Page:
<4>The book’s first chapter, “Kitchen Insurrections,” begins on a Bakhtinian note with a fascinating account of the material transition in domestic architecture from the hearth to the stove, and therefore the modern displacement of cooking from the middle to the back of the home. Whereas the hearth served as a common source of heat and light as well as of fuel for cooking, and thus the place where cooking, eating, reading, and socializing all took place, with the invention of the stove those roles became increasingly bifurcated along lines of gender and eventually class and race. However, Tompkins’s story is not principally one of a fall into the modern, but rather one of the persistence of the “specific literary history” (15) in which the social details of hearth and kitchen remain intermingled: through the nostalgic productions of male writers such as Melville and the “Fireside Poets”; in didactic children’s literature in which stories involving a social inversion between the cook and the cooked, the eater and the eaten, retain center stage; and through the emerging commodity culture of the later nineteenth century in which one of the book’s key images, the ideologically multivalent “edible body” of the racial other, is offered up for white middle-class digestive—or, as Tompkins insists, “indigestive”—incorporation.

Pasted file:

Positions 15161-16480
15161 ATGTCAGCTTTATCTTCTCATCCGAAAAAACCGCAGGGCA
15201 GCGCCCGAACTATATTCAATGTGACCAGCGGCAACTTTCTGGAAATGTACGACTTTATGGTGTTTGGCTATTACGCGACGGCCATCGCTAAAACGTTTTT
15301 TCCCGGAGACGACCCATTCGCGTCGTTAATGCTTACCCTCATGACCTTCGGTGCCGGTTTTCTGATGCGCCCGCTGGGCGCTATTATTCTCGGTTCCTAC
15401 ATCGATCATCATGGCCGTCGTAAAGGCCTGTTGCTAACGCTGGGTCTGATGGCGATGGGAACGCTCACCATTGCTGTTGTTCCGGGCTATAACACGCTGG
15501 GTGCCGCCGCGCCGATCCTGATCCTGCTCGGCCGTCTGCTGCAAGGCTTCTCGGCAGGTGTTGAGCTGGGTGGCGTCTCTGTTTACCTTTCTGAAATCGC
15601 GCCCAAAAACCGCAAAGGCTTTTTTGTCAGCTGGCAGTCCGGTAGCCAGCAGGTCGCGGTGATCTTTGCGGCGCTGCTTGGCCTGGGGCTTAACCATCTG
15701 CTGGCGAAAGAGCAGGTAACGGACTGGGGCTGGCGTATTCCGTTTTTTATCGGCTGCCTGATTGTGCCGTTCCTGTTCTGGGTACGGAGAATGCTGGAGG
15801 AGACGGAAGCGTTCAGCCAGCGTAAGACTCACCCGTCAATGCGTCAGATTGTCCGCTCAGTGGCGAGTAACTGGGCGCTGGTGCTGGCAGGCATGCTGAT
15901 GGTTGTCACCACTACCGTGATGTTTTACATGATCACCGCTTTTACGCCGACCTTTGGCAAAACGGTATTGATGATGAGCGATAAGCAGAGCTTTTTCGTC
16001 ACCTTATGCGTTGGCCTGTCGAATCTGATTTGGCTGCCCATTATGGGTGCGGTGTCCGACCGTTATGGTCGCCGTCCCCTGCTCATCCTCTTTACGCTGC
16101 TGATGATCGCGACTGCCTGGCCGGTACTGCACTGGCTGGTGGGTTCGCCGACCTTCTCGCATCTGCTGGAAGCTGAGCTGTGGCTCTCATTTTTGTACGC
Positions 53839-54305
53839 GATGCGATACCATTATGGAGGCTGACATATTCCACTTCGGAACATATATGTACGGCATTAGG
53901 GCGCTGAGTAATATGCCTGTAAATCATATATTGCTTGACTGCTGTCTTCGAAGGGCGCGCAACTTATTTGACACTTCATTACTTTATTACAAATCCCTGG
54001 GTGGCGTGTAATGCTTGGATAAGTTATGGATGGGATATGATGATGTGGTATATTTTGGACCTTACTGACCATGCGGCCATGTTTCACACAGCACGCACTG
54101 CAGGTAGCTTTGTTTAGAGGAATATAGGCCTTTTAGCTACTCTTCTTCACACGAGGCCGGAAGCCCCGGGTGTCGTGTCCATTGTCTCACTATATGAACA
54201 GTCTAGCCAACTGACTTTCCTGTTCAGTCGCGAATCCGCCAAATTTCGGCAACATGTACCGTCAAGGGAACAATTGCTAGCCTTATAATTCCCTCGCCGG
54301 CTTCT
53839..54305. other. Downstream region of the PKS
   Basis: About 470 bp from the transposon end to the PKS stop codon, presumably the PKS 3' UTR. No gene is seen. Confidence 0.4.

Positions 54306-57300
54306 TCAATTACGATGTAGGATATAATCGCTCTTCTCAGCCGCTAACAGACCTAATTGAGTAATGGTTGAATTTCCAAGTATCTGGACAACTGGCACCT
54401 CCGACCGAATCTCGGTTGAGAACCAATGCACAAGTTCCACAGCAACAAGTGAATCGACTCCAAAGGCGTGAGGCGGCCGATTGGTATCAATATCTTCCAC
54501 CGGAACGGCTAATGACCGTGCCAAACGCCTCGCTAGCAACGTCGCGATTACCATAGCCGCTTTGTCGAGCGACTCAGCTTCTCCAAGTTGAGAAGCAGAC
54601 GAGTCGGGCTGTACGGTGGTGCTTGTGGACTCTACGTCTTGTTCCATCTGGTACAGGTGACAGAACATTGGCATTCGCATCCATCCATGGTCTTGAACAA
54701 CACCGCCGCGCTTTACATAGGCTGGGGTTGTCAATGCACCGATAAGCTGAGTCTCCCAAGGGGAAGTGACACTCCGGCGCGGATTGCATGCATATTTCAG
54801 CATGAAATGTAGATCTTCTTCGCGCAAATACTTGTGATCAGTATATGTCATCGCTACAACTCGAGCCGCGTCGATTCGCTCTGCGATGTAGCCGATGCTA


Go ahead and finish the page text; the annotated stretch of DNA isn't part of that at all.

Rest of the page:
<5>The second chapter, “‘She Made the Table to Snare Them:’ Sylvester Graham’s Imperial Dietetics,” moves the discussion from the turn of the nineteenth century to the 1830s, the grounding material object from cooking technology to the political economy of wheat, and the cultural imperatives toward the preparation and consumption of bread. As the chapter’s title makes clear, it is here, in a consideration of Graham, famous  for linking the regulation of diet with the regulation of the sexual appetites of young men, that the book’s engagement with Foucauldian biopolitics takes shape. In a move that shows its debt to Amy Kaplan’s famous conceptualization of “Manifest Domesticity,” Tompkins tracks the alignment of body, home, and nation in Graham’s Treatise on Bread and Breadmaking (1837). In particular, she demonstrates that wheat cultivation was prized as a valuable use of western lands; breadmaking was elevated as nation-building, female domestic labor; and bread eating was presented as an appropriately bland—“white-bread” if you will—desideratum for white folks.(2) However, whereas a previous generation would take such a confluence as occasion for critical censure, in Tompkins’s hands this archive of dietetic reform retains its Bakhtinian promise through a counterdiscourse that she names “queer alimentarity” and further defines as “a form of sensuality [with] . . . the power to disrupt the individual body and the social order” (69).